Incense

by Bart Arondson

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An article appeared on Apartment Therapy that claimed that a scratched camera lens can be repaired using peanut butter and/or toothpaste. This strikes me as a horrible idea that could make a bad situation worse due to surface coatings or just adding new scratches.

Is this a correct assessment, or can you actually remove scratches from a lens with light abrasives in such a way that the optics are not impacted?

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As far as I know this technique only works on plastic surfaces –  Vian Esterhuizen Jul 12 '13 at 16:03
    
It also works on brass and silver musical instruments, at least the toothpaste. Never tried peanut butter on them. –  Michael Clark Jul 12 '13 at 16:06

4 Answers 4

up vote 6 down vote accepted

Most minor scratches on lens' have an infinitesimal impact on image quality. They look a lot worse than they are, especially in terms of the front element of a lens. This is because the light from a point source in the scene being photographed is spread over the entire area of the lens as it enters the front element before being focused (hopefully) to a point on the image plane behind the lens.

As they say, a picture is worth a thousand words. Look at the results, and then the lens they were shot with at this blog post from lensrentals.com.

enter image description here

By introducing an oily substance such as peanut butter to the surface of the lens you are just going to increase the amount of the lens' surface that is affected by less than optimum performance, and will probably cause more dirt and dust to "stick" to the lens. The toothpaste, especially if it is clear, would be less problematic than the peanut butter but would only serve to possibly make a scratch on the lens less noticeable when inspecting the lens at the cost of optical performance when actually taking pictures with the lens.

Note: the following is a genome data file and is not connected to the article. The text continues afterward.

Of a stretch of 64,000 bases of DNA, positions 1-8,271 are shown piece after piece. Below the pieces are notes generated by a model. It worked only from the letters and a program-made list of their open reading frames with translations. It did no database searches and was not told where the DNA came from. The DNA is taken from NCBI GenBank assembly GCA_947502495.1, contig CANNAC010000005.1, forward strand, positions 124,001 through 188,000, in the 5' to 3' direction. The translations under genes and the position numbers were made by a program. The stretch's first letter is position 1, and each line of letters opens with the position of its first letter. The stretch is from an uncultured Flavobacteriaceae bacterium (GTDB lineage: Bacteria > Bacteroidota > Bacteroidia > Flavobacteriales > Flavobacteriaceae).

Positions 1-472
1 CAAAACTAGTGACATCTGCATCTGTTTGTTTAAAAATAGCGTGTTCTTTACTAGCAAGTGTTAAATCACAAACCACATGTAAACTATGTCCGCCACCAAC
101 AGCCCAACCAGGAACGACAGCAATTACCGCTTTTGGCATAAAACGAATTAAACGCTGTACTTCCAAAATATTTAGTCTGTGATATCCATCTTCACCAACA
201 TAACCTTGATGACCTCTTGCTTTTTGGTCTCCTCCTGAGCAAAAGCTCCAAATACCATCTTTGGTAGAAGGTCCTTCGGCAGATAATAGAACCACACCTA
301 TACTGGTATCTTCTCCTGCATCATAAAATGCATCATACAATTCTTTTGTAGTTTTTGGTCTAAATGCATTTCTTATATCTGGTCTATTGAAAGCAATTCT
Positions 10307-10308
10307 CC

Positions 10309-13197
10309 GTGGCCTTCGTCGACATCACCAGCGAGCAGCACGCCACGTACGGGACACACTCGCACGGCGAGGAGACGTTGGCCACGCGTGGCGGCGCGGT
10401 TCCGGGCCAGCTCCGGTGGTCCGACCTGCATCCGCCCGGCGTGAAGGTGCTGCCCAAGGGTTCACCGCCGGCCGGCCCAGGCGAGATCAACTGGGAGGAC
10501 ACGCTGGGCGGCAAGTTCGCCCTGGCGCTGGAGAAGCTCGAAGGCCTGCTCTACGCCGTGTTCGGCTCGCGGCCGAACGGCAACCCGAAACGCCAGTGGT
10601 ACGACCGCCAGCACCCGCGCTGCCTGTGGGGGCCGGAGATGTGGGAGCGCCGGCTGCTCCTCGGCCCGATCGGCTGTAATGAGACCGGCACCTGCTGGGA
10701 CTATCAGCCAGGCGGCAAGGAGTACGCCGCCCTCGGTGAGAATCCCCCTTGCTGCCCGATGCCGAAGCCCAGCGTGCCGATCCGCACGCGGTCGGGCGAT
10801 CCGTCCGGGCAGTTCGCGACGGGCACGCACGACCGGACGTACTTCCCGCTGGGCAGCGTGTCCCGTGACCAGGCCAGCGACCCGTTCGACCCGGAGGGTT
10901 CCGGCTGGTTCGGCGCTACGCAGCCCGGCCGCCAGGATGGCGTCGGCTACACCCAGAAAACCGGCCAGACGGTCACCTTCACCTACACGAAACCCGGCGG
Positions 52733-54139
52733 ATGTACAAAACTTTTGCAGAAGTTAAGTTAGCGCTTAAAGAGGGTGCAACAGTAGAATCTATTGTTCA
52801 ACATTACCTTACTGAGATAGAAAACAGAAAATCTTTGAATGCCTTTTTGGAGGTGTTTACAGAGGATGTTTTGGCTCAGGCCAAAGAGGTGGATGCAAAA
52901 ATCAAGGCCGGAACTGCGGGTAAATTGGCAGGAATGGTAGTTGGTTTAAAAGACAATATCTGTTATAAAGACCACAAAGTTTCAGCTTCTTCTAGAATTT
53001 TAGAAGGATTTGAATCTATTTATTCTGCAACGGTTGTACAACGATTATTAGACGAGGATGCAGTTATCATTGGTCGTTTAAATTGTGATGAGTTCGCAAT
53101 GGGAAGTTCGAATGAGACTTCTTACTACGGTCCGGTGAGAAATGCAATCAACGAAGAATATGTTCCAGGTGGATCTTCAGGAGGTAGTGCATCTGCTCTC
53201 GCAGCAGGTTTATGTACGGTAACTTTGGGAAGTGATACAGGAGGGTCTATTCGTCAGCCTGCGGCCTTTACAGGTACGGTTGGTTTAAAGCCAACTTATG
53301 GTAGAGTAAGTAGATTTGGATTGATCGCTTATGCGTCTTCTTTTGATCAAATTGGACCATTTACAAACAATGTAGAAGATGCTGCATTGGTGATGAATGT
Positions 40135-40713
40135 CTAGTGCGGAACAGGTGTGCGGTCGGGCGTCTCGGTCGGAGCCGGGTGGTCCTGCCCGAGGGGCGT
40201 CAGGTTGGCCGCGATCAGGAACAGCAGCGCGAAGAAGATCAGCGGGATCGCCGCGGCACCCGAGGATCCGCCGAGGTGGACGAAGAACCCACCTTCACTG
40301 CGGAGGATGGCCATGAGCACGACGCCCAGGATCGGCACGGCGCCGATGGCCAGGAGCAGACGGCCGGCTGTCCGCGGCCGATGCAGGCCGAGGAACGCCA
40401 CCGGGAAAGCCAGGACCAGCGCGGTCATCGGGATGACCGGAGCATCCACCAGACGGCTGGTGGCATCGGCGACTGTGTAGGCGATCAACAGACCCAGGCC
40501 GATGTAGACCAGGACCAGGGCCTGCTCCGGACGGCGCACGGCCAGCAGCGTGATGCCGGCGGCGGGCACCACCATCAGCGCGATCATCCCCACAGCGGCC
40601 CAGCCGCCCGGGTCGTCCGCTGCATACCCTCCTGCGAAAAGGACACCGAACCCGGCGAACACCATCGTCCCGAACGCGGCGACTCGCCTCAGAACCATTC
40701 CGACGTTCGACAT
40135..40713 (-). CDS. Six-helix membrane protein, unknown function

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True, but on the same token, what's the impact when you stop things down like they did in the article? If you only shoot wide open you might not notice an issue with the IQ, but what about the coatings as well? –  rob Jul 12 '13 at 16:28
    
Even stopped down, dust and scratches on the front element have very little impact on image sharpness. They only affect such a tiny percentage of the total surface of the lens. Smearing something all over the surface of the lens, on the other hand... –  Michael Clark Jul 12 '13 at 16:35
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@rob The most important coatings for a lens are the ones inside the lens that keep light from bouncing around and causing ghosting and flare. The coating on the front element is mainly to prevent usable light from bouncing off the from of the lens instead of entering the lens. Now if there is a filter in front of the lens, the front element of the lens is now internal because the filter has become the front element. –  Michael Clark Jul 12 '13 at 16:40

Toothpaste (and more professional polishers, like Brasso) is able to remove scratches from things like CDs and lenses because it has very small micro-abrasives that (when combined with force) smooth-out the area around the scratch.

This works well for CDs, but because lenses have such strict tolerences, making the lens even a little bit thinner by polishing it will cause the light that enters the camera through that area to hit the sensor slightly off-center. This will result in your images being slightly more blurry. A scratch, on the other hand, will scatter the light even more, but because it's scattered so much, it will probably actually be less visible in the final image because the intensity of the scattered light will be so much lower.

Thus, unless your scratch is extremely shallow, you are probably better off leaving the scratch in the lens than trying to polish it away, using any method.

(Though, note that the placement of the scratch is important - a scratch in the center of the lens may have a large effect when using small apertures, where only a small portion of the lens is actually used)